A one-hour video of the press conference in French has been posted on YouTube. At one point in the video (0:07:40) Ahrouch, 42, says he will strive to make sure that the town council’s “motions and solutions are durable and definitive and will emanate from Islam.”

Ahrouch, who was sentenced to six months in prison in 2003 for the assault and battery of his disabled wife, also spends considerable time talking about ethics in politics and “respect for the other.”

Elsewhere in the video (0:25:40), Aït Jeddig, 50, commends Islam as having paved the way for “the emergence of European civilization.” (He makes no mention of Europe’s Judeo-Christian or Greek-Roman roots.) He also insists that Islam is compatible with freedom and democracy.

The video ends with an interview of a third Islam Party candidate, Abdelhay Bakkali Tahar, 51, who did not garner enough votes to secure a seat in the district of Bruxelles Ville.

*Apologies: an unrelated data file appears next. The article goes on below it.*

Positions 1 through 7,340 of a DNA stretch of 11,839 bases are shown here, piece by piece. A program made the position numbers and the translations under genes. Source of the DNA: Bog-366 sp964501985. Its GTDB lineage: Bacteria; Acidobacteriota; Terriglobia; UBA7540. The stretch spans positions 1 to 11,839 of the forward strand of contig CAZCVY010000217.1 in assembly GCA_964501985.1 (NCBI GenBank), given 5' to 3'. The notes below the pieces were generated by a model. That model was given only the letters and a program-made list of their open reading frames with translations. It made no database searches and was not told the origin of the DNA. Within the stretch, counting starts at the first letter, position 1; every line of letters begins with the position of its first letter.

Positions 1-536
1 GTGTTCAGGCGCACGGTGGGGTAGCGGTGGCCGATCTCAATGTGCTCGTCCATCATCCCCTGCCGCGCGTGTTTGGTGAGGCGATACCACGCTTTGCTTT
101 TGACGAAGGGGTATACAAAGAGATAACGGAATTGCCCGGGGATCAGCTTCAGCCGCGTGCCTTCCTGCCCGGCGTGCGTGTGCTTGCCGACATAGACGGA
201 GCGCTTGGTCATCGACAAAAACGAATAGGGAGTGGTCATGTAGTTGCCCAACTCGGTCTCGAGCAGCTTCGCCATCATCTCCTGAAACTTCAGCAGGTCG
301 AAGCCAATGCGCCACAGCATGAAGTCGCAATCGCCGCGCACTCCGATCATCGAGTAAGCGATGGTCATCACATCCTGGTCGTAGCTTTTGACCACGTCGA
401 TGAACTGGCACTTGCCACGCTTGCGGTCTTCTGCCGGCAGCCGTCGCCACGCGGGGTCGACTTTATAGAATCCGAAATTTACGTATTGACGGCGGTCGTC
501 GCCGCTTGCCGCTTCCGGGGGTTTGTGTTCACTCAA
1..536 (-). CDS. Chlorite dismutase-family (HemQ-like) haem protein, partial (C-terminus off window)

The Islam Party, which plans to field candidates in European-level elections in 2014, campaigned on three core issues: ensuring that halal meals are served in public school cafeterias, securing the official recognition of Muslim religious holidays, and pushing for a law that would legalize the wearing of Islamic headscarves in public spaces.

Ahrouch has run for political office before. In 1999, he founded a political party called “Noor: Le Parti Islamique,” which promotes a 40-point program based on Islamic Sharia law. These points include, among other items: 7) abolishing interest payments [riba] in the Belgian banking sector; 10) redesigning the Belgian judiciary to comply with Islamic law; 11) restoring capital punishment; 12) prohibiting alcohol and cigarettes; 15) promoting teenage marriage; 16) segregating males and females in public spaces; 20) outlaw gambling and the lottery; and 39) creating an official Islamic alms fund [Zakat].

Ahrouch says that his ultimate goal, creating an Islamic state in Belgium based on Islamic Sharia law, has not changed.

Read more at Gatestone Institute